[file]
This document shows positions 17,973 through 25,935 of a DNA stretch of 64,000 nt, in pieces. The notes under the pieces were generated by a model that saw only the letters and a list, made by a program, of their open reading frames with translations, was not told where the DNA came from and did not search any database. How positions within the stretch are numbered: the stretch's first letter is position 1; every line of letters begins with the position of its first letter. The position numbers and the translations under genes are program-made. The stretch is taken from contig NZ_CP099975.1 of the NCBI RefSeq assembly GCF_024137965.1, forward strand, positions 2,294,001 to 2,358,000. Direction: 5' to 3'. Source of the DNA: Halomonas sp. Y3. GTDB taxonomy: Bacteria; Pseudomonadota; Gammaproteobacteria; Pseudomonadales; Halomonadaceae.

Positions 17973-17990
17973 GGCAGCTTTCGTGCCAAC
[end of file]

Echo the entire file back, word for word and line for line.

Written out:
This document shows positions 17,973 through 25,935 of a DNA stretch of 64,000 nt, in pieces. The notes under the pieces were generated by a model that saw only the letters and a list, made by a program, of their open reading frames with translations, was not told where the DNA came from and did not search any database. How positions within the stretch are numbered: the stretch's first letter is position 1; every line of letters begins with the position of its first letter. The position numbers and the translations under genes are program-made. The stretch is taken from contig NZ_CP099975.1 of the NCBI RefSeq assembly GCF_024137965.1, forward strand, positions 2,294,001 to 2,358,000. Direction: 5' to 3'. Source of the DNA: Halomonas sp. Y3. GTDB taxonomy: Bacteria; Pseudomonadota; Gammaproteobacteria; Pseudomonadales; Halomonadaceae.

Positions 17973-17990
17973 GGCAGCTTTCGTGCCAAC